NORWAY - Wide variations in oil prices could make it difficult to complete a transfer of oil revenues from the government to the Government Pension Fund - Global, and the time for the first withdrawals from the fund “may be near”, the governor of Norges Bank has warned.

Speaking at a meeting of the Supervisory Council of Norges Bank on ‘Economic Perspectives’, Svein Gjedrem noted that each year since 1996 the government has transferred a portion of the income from petroleum activities into the pension fund.

Gjedrem said the Government Global pension fund currently has assets of around NOK2.6trn (€323bn), or “slightly higher than annual GDP in Norway”. He noted the annual transfers could potentially continue for just over another decade, at which point the scheme may reach twice its current size.

However, he warned the oil price needs to be over $50 (€36.80) a barrel in 2010 in order to generate sufficient revenues to enable the government to make transfers to the fund, compared to just $20 a barrel in the mid-1990s.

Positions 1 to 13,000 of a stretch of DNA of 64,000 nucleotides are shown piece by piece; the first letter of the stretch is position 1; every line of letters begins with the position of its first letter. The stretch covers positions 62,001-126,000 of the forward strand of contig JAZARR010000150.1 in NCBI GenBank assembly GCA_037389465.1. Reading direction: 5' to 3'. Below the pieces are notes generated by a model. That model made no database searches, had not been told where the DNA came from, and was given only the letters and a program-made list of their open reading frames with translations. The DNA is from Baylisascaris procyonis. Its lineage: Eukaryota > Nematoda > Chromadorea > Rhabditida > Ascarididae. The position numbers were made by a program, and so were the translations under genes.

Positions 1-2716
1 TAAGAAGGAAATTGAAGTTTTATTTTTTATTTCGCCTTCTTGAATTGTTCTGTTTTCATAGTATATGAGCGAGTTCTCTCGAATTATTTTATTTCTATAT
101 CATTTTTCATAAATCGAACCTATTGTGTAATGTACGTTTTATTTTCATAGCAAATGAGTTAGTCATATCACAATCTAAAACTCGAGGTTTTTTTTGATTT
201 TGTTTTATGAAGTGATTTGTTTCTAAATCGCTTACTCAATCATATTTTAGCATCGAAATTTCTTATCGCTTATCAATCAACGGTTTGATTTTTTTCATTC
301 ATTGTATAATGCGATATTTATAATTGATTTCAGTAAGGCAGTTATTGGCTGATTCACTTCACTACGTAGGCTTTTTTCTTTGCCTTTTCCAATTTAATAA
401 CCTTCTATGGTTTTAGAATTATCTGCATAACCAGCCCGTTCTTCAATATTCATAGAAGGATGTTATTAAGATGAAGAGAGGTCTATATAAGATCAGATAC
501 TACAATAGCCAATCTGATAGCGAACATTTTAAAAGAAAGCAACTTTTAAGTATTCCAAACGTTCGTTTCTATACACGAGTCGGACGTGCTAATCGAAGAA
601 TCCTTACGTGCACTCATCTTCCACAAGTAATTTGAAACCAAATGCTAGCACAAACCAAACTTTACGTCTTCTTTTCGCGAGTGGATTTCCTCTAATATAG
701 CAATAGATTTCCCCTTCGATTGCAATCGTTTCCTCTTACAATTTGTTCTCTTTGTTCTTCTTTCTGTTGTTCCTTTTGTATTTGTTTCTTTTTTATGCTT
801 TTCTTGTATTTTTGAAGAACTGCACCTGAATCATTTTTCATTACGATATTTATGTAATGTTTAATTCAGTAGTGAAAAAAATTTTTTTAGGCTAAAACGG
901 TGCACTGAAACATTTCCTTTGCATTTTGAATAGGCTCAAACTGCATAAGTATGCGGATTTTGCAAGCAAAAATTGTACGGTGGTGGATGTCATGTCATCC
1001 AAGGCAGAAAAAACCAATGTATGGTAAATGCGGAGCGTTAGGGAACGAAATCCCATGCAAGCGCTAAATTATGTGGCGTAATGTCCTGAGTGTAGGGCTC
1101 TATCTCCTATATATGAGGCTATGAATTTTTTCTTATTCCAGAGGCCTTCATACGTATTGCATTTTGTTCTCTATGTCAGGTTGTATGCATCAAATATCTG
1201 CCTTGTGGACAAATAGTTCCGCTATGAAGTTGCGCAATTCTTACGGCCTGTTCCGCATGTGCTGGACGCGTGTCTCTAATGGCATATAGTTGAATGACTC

He told the council: “We must be prepared for wide variations in oil prices, and the first year without transfers of oil revenues - but rather withdrawals - may be near.”

In the context of meeting fiscal challenges, the governor said after transfers to the fund stops, and the oil and gas revenues “no longer provide the government with economic rent, only the annual real return on the fund can be used on a permanent basis” by the government to help meet budgetary requirements.

The government has stated the annual return on the fund is expected to be around 4% over time, and uses this as the target of its non-oil central government budget deficit. However, Gjedrem said the average return has been 2.5% since its establishment, following the steep fall in global capital markets.

That said, he added: “By maintaining the fund’s risk profile, it is fairly probable that the average return will gradually approach 4% again.”

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